TALLINN - According to Prime Minister Andrus Ansip, from a security standpoint, Estonia is probably living in its most secure period as a nation. “We are members of both NATO and the European Union, and our economy is becoming increasingly integrated with the rest of the world,” he said.
“We do not have to worry about our security every day. We do not have reason to doubt NATO or the functioning of Article 5,” the prime minister added. According to Ansip, Estonia’s security will also be increased by Estonia’s accession to the eurozone and the OECD. He added that after these accessions, Estonia will be the most integrated country, with the West, in the Baltic Sea Region.
Opening the spring session of the Senior Courses in National Defense, which is being held for the sixth time, the head of government confirmed that defense spending in Estonia must correspond to the assurances that Estonia has made to its NATO partners, which means 2 percent of the country’s GDP. “Currently, the level of Estonia’s defense spending is one of the highest in NATO, but it is still only 1.86 percent of our GDP,” said Ansip.
The prime minister also told the attendees about his recent visit to Afghanistan. Ansip stressed the importance of achieving the co-operation of the local population, as the success of the military operations depends on this. He said that the members of the Estonian Defense Forces will remain in Afghanistan for as long as is necessary, because by defending the security of Afghanistan, Estonian soldiers are also defending security at home.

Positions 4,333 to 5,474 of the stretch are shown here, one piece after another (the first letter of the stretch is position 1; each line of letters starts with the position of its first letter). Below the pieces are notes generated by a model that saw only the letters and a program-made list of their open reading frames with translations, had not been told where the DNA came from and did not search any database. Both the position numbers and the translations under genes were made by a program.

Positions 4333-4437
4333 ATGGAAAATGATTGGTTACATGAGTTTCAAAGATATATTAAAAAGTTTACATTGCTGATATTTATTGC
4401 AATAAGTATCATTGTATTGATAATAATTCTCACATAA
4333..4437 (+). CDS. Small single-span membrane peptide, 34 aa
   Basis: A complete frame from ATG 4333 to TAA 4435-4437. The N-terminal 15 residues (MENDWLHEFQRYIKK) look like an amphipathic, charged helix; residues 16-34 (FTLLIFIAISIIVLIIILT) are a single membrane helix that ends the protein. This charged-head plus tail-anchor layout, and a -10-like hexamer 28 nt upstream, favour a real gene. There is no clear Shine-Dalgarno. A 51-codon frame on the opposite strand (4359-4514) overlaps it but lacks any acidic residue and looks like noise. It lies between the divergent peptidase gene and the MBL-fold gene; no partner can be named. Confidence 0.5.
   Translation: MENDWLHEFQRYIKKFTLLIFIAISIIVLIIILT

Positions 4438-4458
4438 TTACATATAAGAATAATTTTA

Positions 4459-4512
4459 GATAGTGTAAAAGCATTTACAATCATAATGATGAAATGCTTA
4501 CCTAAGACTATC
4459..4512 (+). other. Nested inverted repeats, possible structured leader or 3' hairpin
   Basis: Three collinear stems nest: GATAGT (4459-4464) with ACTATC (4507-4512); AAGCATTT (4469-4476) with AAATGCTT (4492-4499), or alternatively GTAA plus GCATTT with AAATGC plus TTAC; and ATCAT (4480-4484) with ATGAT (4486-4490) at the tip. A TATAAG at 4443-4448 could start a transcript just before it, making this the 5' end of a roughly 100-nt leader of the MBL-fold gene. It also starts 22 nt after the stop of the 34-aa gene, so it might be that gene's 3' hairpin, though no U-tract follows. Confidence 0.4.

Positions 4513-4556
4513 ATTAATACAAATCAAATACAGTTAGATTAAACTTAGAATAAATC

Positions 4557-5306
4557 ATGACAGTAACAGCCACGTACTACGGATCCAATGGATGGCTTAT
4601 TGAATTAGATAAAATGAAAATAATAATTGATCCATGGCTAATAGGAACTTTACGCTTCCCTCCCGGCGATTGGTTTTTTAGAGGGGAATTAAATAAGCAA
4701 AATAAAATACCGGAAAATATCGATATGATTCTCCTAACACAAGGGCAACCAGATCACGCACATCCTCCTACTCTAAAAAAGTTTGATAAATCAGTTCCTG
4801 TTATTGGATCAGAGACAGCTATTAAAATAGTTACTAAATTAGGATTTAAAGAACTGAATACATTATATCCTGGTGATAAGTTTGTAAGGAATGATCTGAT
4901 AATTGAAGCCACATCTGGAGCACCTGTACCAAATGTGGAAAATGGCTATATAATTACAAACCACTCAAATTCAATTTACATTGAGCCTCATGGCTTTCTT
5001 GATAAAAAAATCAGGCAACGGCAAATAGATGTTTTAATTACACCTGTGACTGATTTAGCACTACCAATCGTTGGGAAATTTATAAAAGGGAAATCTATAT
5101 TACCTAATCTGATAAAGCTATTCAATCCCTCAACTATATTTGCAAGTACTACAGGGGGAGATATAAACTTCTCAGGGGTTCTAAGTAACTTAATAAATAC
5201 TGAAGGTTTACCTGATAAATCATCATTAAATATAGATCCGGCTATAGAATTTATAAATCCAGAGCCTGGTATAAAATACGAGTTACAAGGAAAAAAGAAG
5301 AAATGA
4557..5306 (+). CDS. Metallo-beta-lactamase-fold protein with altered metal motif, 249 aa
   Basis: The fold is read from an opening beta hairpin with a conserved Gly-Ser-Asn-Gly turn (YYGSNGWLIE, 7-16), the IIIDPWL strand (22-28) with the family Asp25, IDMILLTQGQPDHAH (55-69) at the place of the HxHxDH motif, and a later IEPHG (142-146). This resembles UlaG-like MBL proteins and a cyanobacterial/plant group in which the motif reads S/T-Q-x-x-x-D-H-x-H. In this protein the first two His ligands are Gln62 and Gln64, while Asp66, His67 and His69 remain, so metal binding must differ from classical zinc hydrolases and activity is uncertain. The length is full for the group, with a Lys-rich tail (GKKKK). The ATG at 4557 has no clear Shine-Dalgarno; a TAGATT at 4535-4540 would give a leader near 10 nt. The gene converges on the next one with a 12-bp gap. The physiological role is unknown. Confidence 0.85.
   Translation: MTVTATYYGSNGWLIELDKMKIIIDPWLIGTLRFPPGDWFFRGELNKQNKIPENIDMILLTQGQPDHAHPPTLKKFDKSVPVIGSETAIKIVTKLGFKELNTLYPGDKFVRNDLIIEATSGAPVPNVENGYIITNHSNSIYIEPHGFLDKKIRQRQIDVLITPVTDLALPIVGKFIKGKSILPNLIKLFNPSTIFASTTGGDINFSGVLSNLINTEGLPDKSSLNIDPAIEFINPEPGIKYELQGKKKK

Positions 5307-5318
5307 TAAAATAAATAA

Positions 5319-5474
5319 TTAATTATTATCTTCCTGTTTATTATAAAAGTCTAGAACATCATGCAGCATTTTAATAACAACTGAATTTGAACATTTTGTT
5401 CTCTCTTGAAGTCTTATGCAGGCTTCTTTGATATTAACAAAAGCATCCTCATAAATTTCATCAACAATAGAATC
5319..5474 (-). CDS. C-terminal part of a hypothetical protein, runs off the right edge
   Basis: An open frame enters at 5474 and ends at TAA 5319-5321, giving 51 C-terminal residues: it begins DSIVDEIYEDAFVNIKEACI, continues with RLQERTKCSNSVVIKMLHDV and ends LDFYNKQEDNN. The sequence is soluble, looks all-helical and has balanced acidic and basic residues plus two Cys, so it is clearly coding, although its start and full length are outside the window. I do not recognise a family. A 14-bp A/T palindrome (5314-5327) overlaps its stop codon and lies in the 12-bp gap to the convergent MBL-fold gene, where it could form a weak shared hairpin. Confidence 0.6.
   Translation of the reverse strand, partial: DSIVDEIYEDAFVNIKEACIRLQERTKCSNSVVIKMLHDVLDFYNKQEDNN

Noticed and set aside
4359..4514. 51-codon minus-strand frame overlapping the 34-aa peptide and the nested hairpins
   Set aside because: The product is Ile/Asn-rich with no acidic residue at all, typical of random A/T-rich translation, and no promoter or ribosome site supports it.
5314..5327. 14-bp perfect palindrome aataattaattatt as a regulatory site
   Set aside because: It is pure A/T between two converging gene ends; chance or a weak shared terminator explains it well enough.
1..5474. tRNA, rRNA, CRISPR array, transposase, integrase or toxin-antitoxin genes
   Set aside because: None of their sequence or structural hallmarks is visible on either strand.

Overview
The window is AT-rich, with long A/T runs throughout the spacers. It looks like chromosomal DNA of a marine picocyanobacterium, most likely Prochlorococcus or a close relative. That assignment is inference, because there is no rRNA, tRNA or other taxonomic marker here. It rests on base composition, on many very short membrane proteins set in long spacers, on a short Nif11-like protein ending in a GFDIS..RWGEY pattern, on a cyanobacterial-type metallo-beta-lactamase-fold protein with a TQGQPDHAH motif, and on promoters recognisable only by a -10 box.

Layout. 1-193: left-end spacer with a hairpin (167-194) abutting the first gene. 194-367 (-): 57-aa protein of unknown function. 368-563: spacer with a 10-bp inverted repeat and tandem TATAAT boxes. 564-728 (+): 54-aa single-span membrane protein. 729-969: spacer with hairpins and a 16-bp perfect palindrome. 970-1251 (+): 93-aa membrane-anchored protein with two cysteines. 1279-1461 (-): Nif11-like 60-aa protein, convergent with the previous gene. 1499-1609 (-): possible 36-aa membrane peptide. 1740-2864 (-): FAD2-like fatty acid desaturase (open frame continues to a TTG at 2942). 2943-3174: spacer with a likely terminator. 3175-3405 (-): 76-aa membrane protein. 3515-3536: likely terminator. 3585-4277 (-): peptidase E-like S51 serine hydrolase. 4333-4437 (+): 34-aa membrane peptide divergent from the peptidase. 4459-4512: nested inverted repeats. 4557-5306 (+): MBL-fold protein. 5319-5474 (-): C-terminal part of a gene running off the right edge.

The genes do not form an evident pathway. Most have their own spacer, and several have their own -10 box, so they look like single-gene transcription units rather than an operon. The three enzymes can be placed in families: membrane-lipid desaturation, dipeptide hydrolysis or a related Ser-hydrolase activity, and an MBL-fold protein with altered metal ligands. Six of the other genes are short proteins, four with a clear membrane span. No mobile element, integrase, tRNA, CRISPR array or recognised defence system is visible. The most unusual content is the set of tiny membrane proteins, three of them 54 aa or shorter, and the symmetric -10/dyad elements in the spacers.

More than 900 people from various fields of activity have completed the Senior Courses in National Defense, which have been conducted since 1999. The participants in the courses include politicians, government officials, members of the defense forces, businesspeople, journalists, educators, and active people in other spheres of life.
In the course of the six days, the attendees receive a thorough overview of Estonia’s security and defense policy, foreign policy, organization of national defense and its legislative environment, international defense-related co-operation, Estonia’s defense investments, domestic security, and the various spheres of life related to national defense.
Presentations to the attendees were made by Minister of Defense Jaak Aaviksoo, Foreign Minister Urmas Paet, Minister of the Interior Marko Pomerants, Chief of Defense Lieutenant General Ants Laaneots, officials from the Ministries of Defense, Foreign Affairs, and the Interior, and other experts.
On May 16, the prime minister paid a visit to the Spring Storm 2010 military exercises, which was later also visited by the participants taking part in the Courses in National Defense.